Three Balls, One Ring, and a Balance. All While Thinking About Something Else!
This blog is a month old. That (according to an email from Word Press) is about when the average blogger gives up…
Challenge accepted. It’s been interesting writing the blog so far and as long as it continues to be interesting I will keep doing it. I have a lot more to say and I’m excited to expand the site. One of the things I want this site to be a community. I want to encourage comedy jugglers to talk about and debate our craft. This month we managed to get a really interesting thread going on Facebook about audience volunteers. I’d love to have more of that but I am unsure how. Which brings me to the first real part of this Combination Trick…
Thinking About Something Else!
I want to make sure that I do not neglect the community part of this site but it is the only thing I don’t know how to do. It’s like they say “Blogs are just like assholes…every body has one”. I know how to use a blog and do so three times a week (that’s a healthy amount right? Some people do it everyday…crazy!) but what I don’t know how to do is blog and have people come over and talk about it before I flush it.
Would you, the reader, be more inclined to:
- Have conversations in the comments section of the blog?
- Over an email list serv?
- On a private FB page?
Would you, the reader, prefer to be conacted about new posts…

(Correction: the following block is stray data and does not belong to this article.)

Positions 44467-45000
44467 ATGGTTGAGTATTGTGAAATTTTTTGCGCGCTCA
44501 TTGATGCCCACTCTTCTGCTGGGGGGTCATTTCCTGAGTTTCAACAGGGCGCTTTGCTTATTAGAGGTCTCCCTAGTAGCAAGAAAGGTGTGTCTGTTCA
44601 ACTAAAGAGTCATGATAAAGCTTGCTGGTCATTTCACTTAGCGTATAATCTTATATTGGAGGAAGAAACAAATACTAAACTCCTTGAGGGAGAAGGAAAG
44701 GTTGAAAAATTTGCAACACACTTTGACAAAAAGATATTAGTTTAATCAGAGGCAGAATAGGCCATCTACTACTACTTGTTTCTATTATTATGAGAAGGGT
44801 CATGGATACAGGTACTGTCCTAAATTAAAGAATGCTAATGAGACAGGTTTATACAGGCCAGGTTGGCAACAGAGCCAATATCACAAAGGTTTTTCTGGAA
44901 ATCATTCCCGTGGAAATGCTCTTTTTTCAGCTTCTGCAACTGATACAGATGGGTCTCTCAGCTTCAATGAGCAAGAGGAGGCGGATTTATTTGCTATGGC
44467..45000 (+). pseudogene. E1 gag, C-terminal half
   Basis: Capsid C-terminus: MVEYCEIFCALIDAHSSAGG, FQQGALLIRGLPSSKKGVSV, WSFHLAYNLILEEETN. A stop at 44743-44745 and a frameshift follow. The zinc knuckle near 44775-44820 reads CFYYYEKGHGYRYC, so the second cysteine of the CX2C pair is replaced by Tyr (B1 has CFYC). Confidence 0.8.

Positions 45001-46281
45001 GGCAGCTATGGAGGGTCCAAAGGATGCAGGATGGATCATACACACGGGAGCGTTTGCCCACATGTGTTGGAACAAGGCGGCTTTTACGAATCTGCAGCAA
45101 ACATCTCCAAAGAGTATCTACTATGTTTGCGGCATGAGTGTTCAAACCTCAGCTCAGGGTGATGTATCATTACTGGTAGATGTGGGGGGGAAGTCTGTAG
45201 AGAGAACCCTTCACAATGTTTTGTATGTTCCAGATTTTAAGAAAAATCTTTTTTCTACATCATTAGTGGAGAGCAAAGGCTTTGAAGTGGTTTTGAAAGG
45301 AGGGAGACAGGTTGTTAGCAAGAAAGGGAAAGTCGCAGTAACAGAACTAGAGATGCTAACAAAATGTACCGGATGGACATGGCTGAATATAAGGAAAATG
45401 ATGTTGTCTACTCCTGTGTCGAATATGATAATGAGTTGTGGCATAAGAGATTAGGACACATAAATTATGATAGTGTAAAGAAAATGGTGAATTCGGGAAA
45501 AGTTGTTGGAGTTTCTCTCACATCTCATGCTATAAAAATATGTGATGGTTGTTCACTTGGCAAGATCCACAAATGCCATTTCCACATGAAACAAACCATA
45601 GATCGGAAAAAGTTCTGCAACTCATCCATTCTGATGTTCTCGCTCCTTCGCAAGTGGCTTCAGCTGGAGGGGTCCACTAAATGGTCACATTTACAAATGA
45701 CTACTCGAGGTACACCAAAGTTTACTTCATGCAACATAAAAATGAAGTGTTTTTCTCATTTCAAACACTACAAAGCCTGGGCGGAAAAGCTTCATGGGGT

- Via email?
- By being tagged on Facebook?
- Not at all?
Finally, which of these weekly features is most interesting to you?
- An interview about comedy juggling?
- A product review?
- A challenge or experiment to try in your show?
You can email your answers/alternatives to Balls & Jokes at firstname.lastname@example.org
I was told in circus school that the best place to PERFORM a balance was on the forehead. Their main reason was so that your face was still visible to the audience. After I graduated I added these reasons to list:
- It makes it easier to talk while performing the balance.
- If you talk with a chin balance many audience members will think the balance is fake.
- Depending on the distance from you chin to your forehead you can add a couple of visual inches to the balance without having to have a bigger prop. It looks like the balance is more difficult because it appears to be a bigger object or higher up.
I was also taught that the chin was for balancing WHILE juggling, the nose was for light objects, and the forehead for large objects. I would learn any balance you do on all three positions and choose which ever works best for the act.
You don’t see a lot of comedy ring juggling routines. I’ve never understood why. They are easy to pack, super visual, and they look impressive. Additionally the color changing rings is legitimately a crowd pleaser. One theory is that because most comedy juggling routines evolved from street performing where rings are pretty much impossible. Another theory is that no one wanted to be confused with Dan Bennet.
Three Balls…err Pro Tips.
My framework for the post is collapsing a bit…
When working with an international cast take the time to learn “Hello”and “Thanks” in everyone’s native language. Just that simple act of kindness and consideration can make a world of difference.